Blood sugar regulation We take in sugar as carbohydrate in our food. We control blood sugar levels by releasing insulin (a hormone) from the pancreas. Our cells need a constant supply of blood sugar for energy.

Thermoregulation Temperature regulation. Enzymes work best at 37 C. Above and below this by a few degrees, and our cellular reactions stop working. We control our body temperature using our skin, eg by sweating. Controlled by hypothalamus in the brain.

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Control In Plants

Plants produce hormones and respond to external stimuli, growing towards sources of water and light, which they need to survive.

A tropism is a growth in response to a stimulus and an auxin is a plant hormone produced in the stem tips and roots, which controls the direction of growth. Plant hormones are used in weed killers, rooting powder and to control fruit ripening.

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Sensitivity in Plants

Plants need light and water for  photosynthesis. Plant responses - called tropisms - help make sure that any growth is towards sources of light and water.

There are two main types of tropism: positive tropism – the plant grows towards the stimulus and negative tropism – the plant grows away from the stimulus.Phototropism is a tropism where light is the stimulus. A gravitropism (also called a 'geotropism') is a tropism where gravity is the stimulus. The roots and shoots of a plant respond differently to the same stimuli.

Light Stimulus Shoots ~ positive phototropism (grows towards the light). Light Stimulus Roots ~ negative phototropism (grows away from the light). Gravity Stimulus Shoots~ positive gravitropism  (grows agaisnt the force of gravity). Gravity Stimulus Roots ~ negative gravitropism (grows in the direction of the force of gravity)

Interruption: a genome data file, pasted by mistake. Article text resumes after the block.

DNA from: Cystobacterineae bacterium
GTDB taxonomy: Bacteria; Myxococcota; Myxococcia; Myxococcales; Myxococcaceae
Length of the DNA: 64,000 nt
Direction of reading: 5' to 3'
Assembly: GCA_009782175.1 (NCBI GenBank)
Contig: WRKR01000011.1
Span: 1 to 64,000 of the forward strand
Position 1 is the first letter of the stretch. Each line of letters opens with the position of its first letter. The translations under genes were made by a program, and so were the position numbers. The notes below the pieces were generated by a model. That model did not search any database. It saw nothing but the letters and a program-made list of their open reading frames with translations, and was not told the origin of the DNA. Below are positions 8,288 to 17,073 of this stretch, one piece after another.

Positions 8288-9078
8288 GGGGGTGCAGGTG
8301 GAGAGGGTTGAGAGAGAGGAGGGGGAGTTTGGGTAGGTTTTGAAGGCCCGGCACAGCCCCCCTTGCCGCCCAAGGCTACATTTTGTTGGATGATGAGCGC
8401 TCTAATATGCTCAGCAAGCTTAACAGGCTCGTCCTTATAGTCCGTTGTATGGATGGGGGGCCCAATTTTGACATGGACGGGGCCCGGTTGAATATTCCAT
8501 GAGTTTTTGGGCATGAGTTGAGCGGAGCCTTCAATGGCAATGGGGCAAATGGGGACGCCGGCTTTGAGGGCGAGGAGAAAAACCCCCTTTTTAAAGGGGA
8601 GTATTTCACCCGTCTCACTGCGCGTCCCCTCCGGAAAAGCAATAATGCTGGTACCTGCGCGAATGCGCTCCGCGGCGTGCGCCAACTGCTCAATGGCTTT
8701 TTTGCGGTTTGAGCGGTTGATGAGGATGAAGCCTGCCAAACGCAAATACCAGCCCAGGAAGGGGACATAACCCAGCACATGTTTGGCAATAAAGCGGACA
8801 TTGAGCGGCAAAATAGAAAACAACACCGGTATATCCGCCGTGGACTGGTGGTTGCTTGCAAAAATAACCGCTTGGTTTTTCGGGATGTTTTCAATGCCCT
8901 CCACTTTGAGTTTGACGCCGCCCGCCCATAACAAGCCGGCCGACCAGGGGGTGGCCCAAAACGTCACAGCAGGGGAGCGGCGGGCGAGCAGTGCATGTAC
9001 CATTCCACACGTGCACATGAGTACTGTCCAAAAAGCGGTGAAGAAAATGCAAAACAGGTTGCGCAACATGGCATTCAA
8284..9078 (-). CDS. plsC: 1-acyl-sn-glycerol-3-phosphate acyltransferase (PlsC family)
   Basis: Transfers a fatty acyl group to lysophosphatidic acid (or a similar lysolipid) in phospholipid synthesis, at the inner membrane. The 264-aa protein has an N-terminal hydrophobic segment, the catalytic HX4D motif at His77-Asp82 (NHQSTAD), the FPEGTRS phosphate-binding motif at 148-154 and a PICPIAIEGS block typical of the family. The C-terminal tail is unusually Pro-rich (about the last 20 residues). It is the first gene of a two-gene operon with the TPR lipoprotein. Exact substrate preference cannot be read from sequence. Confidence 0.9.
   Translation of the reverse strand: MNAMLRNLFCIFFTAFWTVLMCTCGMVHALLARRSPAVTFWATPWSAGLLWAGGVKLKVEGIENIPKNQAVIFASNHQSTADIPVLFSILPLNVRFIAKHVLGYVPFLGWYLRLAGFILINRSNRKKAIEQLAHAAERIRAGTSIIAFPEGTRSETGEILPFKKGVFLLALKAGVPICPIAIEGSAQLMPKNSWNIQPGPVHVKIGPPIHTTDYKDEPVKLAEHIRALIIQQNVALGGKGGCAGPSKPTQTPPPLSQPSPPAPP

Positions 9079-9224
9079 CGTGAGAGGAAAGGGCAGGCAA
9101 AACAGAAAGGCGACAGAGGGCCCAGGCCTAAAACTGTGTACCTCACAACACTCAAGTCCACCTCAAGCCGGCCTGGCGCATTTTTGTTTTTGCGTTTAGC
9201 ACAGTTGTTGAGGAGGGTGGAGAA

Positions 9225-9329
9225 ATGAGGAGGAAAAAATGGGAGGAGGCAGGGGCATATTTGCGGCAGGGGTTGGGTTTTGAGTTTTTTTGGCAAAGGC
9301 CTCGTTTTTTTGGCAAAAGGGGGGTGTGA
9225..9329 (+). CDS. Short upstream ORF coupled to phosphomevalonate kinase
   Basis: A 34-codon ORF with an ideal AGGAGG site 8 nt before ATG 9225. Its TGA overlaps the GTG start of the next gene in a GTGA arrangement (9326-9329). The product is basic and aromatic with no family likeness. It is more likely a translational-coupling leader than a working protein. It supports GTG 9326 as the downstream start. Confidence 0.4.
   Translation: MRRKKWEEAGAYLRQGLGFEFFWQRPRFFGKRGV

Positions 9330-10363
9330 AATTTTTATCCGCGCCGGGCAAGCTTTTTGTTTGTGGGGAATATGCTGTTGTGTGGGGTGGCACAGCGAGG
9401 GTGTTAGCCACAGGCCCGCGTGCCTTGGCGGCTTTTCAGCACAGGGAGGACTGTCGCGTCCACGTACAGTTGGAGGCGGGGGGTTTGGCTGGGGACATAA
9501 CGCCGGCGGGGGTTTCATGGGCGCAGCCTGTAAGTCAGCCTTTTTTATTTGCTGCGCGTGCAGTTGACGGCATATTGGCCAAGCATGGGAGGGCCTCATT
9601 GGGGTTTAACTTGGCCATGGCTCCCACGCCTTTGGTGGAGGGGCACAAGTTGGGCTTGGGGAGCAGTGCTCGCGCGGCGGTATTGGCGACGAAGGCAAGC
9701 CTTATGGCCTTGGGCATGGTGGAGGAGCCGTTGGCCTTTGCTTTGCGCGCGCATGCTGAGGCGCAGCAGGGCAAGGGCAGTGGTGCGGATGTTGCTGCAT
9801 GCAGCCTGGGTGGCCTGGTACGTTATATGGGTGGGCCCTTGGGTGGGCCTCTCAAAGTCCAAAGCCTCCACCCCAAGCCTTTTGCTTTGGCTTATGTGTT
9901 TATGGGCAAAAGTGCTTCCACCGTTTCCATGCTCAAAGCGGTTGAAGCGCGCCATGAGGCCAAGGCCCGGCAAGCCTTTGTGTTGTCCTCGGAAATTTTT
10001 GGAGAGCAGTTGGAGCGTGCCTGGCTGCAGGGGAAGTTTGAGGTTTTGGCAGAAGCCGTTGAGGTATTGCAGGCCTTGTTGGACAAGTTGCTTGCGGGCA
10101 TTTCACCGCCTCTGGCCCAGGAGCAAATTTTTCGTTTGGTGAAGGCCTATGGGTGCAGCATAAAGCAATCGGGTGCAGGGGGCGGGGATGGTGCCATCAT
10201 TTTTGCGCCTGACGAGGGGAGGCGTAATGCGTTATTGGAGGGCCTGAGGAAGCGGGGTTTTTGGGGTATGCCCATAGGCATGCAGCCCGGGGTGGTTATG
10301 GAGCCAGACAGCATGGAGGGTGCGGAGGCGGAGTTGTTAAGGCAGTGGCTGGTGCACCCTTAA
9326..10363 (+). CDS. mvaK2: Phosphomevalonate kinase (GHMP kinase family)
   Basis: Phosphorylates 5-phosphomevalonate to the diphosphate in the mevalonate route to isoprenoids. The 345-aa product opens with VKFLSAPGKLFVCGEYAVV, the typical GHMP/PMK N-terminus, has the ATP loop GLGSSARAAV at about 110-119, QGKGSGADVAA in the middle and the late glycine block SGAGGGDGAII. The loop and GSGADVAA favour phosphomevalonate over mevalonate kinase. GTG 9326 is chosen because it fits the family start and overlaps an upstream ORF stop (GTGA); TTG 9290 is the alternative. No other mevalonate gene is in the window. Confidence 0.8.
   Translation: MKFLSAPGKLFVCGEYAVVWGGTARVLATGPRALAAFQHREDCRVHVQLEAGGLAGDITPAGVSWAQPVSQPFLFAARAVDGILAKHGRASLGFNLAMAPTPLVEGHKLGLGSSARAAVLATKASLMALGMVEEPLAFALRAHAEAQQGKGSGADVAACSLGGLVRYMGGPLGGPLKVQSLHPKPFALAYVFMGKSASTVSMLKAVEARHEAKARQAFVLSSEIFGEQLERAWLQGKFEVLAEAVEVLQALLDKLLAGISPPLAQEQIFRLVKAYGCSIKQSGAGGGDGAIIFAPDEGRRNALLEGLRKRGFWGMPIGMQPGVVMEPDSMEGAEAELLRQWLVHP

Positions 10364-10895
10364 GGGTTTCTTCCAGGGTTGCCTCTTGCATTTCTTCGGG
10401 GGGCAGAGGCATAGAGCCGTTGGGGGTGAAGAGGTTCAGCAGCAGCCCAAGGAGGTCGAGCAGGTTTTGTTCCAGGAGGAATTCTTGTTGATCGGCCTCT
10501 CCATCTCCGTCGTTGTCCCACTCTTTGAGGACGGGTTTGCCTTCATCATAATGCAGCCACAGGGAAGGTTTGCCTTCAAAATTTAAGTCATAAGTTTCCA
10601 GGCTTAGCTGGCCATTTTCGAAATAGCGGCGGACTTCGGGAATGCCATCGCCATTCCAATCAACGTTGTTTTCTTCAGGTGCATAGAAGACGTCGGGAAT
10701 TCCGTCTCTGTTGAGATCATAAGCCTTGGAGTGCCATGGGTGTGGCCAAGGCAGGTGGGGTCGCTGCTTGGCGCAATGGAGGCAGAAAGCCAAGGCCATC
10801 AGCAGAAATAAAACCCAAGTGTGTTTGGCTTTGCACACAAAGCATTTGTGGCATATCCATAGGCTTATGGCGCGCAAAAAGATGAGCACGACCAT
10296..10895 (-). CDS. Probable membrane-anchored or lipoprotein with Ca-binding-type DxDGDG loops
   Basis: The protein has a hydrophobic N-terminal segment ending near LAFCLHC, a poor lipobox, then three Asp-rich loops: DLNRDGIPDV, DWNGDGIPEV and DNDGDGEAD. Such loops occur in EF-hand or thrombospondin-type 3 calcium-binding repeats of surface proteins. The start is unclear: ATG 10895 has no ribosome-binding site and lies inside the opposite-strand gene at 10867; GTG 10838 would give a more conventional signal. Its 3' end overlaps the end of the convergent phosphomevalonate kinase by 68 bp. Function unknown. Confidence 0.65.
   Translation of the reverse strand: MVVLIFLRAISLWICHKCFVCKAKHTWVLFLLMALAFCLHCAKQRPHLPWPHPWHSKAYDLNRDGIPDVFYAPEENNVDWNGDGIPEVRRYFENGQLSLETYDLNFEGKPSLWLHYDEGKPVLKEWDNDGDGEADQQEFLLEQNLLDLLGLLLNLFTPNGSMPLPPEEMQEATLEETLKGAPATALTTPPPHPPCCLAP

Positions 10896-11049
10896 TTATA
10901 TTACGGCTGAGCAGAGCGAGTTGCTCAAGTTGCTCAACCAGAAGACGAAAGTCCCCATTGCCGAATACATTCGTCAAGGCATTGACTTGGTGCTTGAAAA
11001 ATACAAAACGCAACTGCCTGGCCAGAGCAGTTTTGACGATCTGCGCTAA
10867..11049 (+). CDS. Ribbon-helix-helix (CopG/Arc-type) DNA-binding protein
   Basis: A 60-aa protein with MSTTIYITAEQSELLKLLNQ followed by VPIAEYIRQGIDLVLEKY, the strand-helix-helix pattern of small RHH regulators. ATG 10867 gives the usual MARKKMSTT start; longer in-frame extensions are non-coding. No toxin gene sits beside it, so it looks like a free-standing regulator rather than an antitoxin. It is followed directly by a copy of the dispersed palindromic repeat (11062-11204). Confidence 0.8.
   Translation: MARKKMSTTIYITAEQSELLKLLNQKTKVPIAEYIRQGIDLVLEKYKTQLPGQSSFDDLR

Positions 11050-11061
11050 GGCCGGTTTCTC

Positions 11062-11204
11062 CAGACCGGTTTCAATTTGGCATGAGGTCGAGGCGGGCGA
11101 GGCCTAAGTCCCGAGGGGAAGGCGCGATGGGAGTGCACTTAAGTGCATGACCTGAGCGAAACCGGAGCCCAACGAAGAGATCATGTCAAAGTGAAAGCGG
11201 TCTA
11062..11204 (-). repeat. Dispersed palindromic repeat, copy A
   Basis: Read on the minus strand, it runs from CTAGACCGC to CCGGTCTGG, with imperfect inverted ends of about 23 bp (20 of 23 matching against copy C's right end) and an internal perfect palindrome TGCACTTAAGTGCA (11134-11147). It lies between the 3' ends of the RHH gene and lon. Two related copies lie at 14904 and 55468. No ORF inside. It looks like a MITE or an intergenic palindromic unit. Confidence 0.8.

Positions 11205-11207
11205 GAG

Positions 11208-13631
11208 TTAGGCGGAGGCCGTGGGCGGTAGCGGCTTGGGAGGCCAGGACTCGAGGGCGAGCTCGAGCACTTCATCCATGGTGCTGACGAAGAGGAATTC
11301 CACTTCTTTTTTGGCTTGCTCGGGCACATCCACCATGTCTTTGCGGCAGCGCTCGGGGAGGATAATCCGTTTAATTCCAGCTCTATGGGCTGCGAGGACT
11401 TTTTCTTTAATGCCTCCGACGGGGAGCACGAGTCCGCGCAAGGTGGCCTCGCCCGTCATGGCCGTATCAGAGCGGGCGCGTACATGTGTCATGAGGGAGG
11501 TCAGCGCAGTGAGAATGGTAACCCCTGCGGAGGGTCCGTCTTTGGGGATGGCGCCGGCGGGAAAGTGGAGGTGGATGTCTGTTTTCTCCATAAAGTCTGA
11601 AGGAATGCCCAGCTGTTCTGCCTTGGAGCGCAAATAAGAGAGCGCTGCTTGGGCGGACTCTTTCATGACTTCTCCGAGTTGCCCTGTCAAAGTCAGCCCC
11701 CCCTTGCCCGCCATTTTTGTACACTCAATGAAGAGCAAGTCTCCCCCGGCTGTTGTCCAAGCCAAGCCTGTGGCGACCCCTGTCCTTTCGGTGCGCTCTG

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Auxins & Phototropism

Auxins & Photoropism

Auxins are plant hormones that make some parts of a plant grow faster than others. The result is that the plant grows faster than others. The result is that the plant stems bends towards the light. Auxin is produced in the tip of growing shoots. Light destroys the hormone auxin. If a plant is growing towards the light the Auxins that are on the side of the stem that are receiving the light are killed so the growth on that side of the plant shots down casing the plant to bend. On the shaded side of the plant there is more Auxins. So growth on this side speeds up. The result is that the shoots and leaves are turned towards the lights for photosynthesis. If the tips are removed, they cannot produce auxin, so phototropism cannot occur. If the tips are covered, light cannot break down the auxin, so phototropism cannot then occur.

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Auxins are also involved in gravitropisms. In a root placed horizontally, the bottom side contains more auxin than the top side. This makes the bottom side grow less than the top side, causing the root to bend in the direction of the force of gravity.

In a shoot placed horizontally, the bottom side contains more auxin than the top side. This makes the bottom side grow more than the top side, causing the shoot to bend and grow against the force of gravity.